Hurunui Plan

Sir - Forest and Bird refuses to discuss Hurunui district plan issues with Federated Farmers if Hurunui significant natural areas (SNA) group members are involved. (November 27).

The problem is that many farmers support the SNA group and are Federated Framers members.

Of all the parties involved, Forest and Bird is the only one to adopt this position. Outside groups have not hesitated to come into our Hurunui community demanding all sorts of regulation, causing endless frustration and a legal marathon that uses up huge amounts of ratepayers money. Forest and Bird supports a regulated Resource Management Act approach that is destroying the value of conservation.

As a North Canterbury Federated Farmers vice-president and Hurunui SNA group member I will continue to be at the forefront of Hurunui district plan issues.

Forest and Bird must mature in its thinking and recognise that environmental goals will only be achieved through working with rural communities where landowners are motivated stewards.

Jamie McFadden. December 5, 2000.

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Letters to the Editor, The Press, Christchurch,
Saturday 23 December 2000.

Hurunui Plan.

Sir:

In mid-1999 after lengthy formal mediation involving an Environment Court mediator and then an independent Auckland QC, Federated Farmers, Forest and Bird, the Department of Conservation, the Hurunui District Council and other parties signed a consent agreement. It was lodged with the Environment Court to resolve appeals on the proposed Hurunui District Plan.

The agreement included new methods for dealing with significant natural areas (SNAs) on private land. Three members of the Federated Farmers' negotiating group subsequently sought to undermine it by helping organise the anti-SNA group's attacks on the council for implementing the agreed SNA process.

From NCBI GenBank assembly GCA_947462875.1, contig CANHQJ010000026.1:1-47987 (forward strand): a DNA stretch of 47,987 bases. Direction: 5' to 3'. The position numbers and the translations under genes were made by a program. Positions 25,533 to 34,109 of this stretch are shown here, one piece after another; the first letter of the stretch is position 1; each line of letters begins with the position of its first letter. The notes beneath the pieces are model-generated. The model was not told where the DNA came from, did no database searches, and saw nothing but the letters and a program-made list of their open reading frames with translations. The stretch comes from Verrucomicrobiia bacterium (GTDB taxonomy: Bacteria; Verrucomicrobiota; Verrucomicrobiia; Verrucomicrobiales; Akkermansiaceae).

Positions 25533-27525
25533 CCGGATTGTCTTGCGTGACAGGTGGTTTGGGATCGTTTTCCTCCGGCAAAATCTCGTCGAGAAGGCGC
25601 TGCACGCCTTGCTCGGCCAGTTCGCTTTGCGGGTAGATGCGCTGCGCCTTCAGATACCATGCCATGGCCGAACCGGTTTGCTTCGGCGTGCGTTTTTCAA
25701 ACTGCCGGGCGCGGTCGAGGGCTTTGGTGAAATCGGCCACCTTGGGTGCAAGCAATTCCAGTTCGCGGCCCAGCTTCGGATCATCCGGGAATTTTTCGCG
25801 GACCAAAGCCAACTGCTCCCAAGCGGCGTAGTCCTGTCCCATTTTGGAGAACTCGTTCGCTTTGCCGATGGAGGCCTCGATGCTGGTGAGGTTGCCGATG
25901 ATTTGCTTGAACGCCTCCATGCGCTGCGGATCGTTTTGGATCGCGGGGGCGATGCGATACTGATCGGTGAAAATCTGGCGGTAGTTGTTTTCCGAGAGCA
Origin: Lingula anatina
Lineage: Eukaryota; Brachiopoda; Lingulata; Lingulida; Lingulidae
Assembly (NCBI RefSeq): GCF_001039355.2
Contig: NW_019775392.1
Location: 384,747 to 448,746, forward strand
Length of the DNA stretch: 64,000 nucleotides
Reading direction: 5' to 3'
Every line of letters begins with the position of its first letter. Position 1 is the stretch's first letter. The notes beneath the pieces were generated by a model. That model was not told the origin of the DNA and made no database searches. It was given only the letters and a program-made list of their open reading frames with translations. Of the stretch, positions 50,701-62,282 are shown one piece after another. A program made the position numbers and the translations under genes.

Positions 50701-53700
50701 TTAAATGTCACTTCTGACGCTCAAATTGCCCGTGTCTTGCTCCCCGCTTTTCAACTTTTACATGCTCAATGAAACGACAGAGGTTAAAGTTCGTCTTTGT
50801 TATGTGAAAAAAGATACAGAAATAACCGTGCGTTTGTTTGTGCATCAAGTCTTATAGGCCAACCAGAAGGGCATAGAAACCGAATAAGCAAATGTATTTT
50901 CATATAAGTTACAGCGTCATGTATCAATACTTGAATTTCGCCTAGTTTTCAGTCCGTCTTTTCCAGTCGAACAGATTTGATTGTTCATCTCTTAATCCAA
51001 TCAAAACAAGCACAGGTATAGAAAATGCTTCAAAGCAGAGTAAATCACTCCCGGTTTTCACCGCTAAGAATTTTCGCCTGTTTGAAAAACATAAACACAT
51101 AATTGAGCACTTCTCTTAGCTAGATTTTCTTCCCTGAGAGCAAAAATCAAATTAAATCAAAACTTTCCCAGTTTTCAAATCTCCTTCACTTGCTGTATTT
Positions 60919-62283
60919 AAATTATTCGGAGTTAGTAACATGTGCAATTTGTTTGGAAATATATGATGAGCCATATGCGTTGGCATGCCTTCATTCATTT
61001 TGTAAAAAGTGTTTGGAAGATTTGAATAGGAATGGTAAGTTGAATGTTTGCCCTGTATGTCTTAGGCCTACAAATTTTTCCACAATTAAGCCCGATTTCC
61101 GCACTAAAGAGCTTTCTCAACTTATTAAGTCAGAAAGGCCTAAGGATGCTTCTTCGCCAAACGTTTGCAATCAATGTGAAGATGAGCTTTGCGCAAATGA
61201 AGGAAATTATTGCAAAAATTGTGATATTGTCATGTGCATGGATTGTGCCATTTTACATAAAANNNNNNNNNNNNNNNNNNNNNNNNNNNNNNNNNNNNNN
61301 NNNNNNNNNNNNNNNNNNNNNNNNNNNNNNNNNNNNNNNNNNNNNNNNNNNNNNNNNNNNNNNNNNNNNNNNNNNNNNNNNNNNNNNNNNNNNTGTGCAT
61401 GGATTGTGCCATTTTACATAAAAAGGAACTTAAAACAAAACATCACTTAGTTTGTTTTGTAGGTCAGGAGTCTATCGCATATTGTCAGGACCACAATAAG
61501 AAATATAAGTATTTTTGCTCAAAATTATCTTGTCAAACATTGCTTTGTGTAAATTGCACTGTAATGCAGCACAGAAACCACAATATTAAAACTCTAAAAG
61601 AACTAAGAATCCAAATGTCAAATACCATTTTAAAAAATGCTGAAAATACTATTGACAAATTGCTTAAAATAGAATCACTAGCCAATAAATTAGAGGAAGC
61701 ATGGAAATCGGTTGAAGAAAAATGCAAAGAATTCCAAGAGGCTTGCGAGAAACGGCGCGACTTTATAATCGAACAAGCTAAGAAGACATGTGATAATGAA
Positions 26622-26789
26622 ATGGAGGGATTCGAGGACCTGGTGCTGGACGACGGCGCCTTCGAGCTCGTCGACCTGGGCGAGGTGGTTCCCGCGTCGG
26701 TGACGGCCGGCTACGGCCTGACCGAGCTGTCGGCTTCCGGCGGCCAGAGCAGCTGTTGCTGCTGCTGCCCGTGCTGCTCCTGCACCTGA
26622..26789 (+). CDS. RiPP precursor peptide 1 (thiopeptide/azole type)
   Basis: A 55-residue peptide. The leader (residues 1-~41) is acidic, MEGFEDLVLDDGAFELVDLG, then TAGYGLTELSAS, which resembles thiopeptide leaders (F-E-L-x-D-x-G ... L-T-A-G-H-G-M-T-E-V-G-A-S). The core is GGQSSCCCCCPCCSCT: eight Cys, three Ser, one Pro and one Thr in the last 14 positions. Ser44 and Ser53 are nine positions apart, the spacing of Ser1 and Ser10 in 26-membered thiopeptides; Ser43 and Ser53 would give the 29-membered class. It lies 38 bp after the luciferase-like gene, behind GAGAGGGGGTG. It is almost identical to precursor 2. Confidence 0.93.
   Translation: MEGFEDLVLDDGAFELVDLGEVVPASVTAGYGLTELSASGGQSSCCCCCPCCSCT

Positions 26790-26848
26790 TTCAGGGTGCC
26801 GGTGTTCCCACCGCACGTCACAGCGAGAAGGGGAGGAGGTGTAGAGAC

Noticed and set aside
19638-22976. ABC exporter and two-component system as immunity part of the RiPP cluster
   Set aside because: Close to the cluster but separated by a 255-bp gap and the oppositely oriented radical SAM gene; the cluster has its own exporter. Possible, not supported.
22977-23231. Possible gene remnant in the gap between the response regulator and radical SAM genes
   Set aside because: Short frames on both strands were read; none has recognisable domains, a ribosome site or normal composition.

Forest and Bird will discuss effective protection of SNAs with Federated Farmers and others. It will not, however, participate in negotiations involving those three individuals because of their actions.

The anti-SNA Group's reliance on voluntary methods, with no council or community oversight of clearance or damage to important forests, shrublands, and wetlands will not safeguard these areas.

(Signed) Eugenie Sage: Royal Forest and Bird Protection Society.
December 18, 2000.
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The Press 4 January 2001.

Hurunui Plan.

Sir -- It is a shame in a season of good will that Eugenie Sage (December 23) is again attacking landowners' good will and stewardship of their land.

As spokesperson of an organisation which signed the now scuttled West Coast Forest Accord Ms Sage is being hypocritical to refuse to negotiate with some members of the Hurunui Significant Natural Areas Group. because of their involvement in mediation.

Conservation would be much better served if Forest and Bird turned its enthusiasm and energy towards controlling invasive plants such as Clematis vitalba and Muhlenbeckia australis which are choking our forests and shrublands. Our native bird life also needs protecting from pests such as opossums, ferrets and spur-winged plovers.

Simon Upton said: "A durable solution will be one in which landowners are committed custodians of this heritage and you can't regulate for that."

Landowners are committed to voluntary conservation - you can't get more realistic than that.

J. E. and J. E. Chisnall. December 26, 2000.